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Proverbs 22:6 (NIV) "Train up a child in the way he should go and when he is old he will not depart from it."
I thought of this scripture this morning while talking to one of the daycare parents about a power struggle she's having with her toddler over taking medicine. She's fighting him every four hours to administer this medication while he sits docilely on my lap for the same mediation and puts up no fight. It's stressful and discouraging and frustrating for her and her husband. But my experiences have taught me the why behind the behavior where this first time mom is still struggling to see reasons. There have been many instances in the last weeks where this verse has been applicable for this mother's situation and other daycare parents. But for this post I will be using an example from my own life.
We've recently been sifting through the debris of our very own train wreck. A train car named Grace (thing 1). Grace has been reaping what she sowed in terms of her school work lately (read grounded) and as a result I have become aware of just what the adults in her life have been planting as well. Whether intentionally or not, we have allowed some behaviors from her early childhood education continue into her pre-teen years and they are not serving her well in middle-school.
Grace qualified for gifted services in 3rd grade and has since been in an environments where free thought and work-at-your-own-pace attitude was accepted and encouraged. And for her elementary years this was good for her. We started noticing the downside to all of this in 5th grade when she wasn't completing work or didn't remember assignments, etc. . . She had no focus or drive. Everything was hazy or incomplete. Turns out this method allowed Grace too much freedom and she was unable to buckle down and do what needed to be done.
Now, here's where the "Train up your child . . . " part comes in. I did nothing significant to change this. Grace has always been a free spirit and an emotionally tender child. I assumed it was her way. That she needed this freedom to express herself and I didn't want to squash her spirit. I knew that her teachers were allowing her more leniency than was necessary, but ignored it. After all, this was their area of expertise. I'm no teacher after all. But wait... This is where it gets good... We are our children's 1st teacher! Oh jeez! What I've learned is that training our children is a three step process that repeats itself and must be refreshed often.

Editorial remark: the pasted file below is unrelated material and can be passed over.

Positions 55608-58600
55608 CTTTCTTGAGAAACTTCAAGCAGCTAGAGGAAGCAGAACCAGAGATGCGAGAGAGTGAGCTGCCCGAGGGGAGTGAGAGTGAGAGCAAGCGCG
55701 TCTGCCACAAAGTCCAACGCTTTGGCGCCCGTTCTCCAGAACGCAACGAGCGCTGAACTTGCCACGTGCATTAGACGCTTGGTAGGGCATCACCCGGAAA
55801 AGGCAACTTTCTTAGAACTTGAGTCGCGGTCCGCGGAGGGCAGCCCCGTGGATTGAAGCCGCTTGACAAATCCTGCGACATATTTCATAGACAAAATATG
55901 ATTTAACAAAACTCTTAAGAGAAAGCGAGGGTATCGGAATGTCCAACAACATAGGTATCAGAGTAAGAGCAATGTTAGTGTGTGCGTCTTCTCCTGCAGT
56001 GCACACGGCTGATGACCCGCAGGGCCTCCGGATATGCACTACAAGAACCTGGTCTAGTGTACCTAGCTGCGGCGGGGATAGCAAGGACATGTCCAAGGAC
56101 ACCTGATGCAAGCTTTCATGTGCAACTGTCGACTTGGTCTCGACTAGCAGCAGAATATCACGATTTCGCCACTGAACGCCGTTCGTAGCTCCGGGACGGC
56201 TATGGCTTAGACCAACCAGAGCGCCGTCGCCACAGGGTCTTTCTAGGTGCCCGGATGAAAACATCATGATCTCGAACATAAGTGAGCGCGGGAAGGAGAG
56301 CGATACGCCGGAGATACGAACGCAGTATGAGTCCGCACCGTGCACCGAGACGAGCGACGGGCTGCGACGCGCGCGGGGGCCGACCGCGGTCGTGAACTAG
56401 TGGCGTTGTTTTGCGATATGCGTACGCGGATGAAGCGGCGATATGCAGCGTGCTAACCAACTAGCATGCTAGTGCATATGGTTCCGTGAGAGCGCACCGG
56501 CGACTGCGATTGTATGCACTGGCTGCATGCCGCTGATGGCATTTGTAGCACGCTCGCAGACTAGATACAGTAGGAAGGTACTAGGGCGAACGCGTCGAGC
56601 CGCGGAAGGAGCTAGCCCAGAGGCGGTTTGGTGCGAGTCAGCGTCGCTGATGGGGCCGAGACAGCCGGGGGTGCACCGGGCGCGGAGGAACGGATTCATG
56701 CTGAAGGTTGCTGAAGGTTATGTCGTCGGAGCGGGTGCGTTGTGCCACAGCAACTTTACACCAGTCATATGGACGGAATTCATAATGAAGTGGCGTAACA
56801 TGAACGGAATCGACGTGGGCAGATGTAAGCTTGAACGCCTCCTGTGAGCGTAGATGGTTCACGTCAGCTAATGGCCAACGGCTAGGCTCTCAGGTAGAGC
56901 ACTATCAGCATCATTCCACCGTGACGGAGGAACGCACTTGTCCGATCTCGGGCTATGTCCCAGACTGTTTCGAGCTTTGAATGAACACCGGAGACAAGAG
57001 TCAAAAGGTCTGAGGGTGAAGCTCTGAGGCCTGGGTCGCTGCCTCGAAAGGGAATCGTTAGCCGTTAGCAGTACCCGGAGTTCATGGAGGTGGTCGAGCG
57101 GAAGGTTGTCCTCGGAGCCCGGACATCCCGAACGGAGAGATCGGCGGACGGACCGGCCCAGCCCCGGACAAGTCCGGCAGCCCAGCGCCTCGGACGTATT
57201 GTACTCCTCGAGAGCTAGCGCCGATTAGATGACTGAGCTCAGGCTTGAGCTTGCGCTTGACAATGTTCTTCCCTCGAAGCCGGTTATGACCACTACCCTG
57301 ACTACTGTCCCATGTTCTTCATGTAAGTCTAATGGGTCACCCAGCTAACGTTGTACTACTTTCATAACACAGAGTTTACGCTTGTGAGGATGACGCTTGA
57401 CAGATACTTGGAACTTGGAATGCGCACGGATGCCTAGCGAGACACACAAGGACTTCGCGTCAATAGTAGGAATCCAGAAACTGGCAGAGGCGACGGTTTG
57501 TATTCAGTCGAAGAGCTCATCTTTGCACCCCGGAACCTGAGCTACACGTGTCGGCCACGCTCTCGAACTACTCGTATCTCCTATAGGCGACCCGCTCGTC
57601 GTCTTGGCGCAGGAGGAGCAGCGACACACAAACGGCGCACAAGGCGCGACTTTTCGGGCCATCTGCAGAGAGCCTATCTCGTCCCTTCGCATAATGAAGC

1) You must train your child's mind. This process is ongoing and you must teach your child on an age appropriate level taking into account their personality and building on what they already know. Teach them what they need to know at each stage of growth. Teach them in a way they can learn. Teach them to think and to understand. Teach them creative thought and problem solving. Teach them the concept of right and wrong. These are the foundations that you will build upon for a lifetime. And every child in every stage of life will need these basics. And whether you are teaching your 15 month old not to touch the hot stove or teaching your 16 year old to drive or teaching your 4 year old how to make a bed or working with your 3rd grader on their cursive, teach them "with the mind of Christ". You have to use your Christ-like mind to grow their christ-like minds. Phillippians 2:1-2 says, "Therefore if you have any encouragement from being united with Christ, if any comfort from his love, if any common sharing in the Spirit, if any tenderness and compassion, then make my joy complete by being like-minded, having the same love, being one in spirit and of one mind." You cannot expect them to know that which they have not been taught and you cannot teach that which you do not know.